Managing Your Public Speaking Expectations
When I have someone come to me for public speaking coaching, they first identify exactly what they expect to achieve from the coaching. They have to be very specific about a particular presentation or a particular item they want to be the focus of the coaching.
This can be a difficult task as most come initially hoping “to be a better presenter”. Of course, we all know that means so many different things to different people. I, too, would like to be a better presenter and I’ve had more than 35 years of practice! So what can we do as individuals to manage our expectations in this arena?
As with any other coaching or improvement process, we need to clearly and specifically identify what it is we need and what it is we expect to see at the end of the exercise, however long that may be.
I find it also a great idea to have achievement markers such as preparing a 20 minute presentation in 4 hours, finding starting expressions I am comfortable using, identifying my symptoms of nerves and finding 2 different practical ways to address them; etc. These are just examples, not what I would recommend globally. Because we are all different with different expectations, these markers need to be set individually.
How do you set your expectations?
For me it is no different to setting targets or goals. They have to be specific (am I sounding like a broken record?) realistic, measurable and achievable within a certain (and identified) timeframe.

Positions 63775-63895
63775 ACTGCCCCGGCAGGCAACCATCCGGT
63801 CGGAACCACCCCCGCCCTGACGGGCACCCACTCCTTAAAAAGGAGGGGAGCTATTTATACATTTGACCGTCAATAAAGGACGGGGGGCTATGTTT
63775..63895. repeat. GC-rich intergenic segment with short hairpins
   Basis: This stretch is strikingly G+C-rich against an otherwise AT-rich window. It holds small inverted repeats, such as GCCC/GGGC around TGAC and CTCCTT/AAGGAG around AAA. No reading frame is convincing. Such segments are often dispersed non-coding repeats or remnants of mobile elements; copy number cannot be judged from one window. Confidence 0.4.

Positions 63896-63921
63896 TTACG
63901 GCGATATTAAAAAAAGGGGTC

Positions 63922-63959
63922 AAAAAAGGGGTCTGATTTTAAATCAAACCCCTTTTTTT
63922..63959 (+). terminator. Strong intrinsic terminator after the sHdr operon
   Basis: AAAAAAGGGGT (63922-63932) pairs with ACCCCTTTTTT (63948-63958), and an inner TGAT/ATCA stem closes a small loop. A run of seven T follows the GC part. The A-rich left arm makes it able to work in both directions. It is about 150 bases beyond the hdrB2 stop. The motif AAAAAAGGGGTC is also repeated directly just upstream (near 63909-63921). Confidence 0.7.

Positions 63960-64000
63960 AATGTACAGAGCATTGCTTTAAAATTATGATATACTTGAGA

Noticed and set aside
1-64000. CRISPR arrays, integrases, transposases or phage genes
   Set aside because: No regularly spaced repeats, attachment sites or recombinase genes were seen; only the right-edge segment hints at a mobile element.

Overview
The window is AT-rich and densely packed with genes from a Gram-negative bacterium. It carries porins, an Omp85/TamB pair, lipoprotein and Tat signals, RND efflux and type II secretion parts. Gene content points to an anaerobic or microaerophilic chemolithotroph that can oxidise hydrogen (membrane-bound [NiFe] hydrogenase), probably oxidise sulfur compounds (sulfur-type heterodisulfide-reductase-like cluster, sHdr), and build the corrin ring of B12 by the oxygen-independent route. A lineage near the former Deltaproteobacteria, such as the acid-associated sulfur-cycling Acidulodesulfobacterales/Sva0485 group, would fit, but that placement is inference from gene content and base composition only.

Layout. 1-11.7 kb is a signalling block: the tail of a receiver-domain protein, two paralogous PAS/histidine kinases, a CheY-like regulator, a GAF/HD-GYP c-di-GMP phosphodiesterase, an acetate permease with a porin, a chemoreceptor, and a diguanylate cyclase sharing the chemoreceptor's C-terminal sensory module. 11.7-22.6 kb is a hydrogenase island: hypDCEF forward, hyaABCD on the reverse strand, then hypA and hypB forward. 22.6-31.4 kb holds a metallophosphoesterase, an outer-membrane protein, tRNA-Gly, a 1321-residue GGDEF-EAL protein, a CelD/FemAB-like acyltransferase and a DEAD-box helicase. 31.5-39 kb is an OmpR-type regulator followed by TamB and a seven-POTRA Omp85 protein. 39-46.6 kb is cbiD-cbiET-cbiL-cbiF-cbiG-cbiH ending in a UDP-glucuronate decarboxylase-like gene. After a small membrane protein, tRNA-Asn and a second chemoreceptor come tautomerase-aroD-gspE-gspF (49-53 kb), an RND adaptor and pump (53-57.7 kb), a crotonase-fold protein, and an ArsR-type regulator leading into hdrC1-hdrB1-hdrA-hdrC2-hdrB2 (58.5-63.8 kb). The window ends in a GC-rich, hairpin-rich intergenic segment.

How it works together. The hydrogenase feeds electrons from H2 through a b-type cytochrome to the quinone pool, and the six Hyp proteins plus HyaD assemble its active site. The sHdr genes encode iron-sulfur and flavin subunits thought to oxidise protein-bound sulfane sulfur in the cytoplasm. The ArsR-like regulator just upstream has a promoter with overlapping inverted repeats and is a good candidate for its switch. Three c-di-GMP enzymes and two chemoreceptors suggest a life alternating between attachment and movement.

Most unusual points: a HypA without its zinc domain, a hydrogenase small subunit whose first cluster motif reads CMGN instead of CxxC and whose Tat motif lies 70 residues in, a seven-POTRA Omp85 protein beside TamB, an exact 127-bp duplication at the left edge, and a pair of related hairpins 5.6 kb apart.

When you have set your expectations you then need to manage them as you would any other targets. Don’t fall into the trap of thinking that presenting is any different to completing a task or project. In fact for some, it may be easier to manage your expectations by thinking of this as a project. Give yourself, as the project, targets, timeline and measurables based on the resources you are going to input.
Its a way of making you manage without too much added stress about the topic since for most people public speaking or presenting does not come easily.
One last word on this for now. When your results do not meet your expectations, analyse the data without the emotions. Sometimes there are improvements we can make and sometimes influences occur over which we have no control. It is not always a reflection on you or your abilities.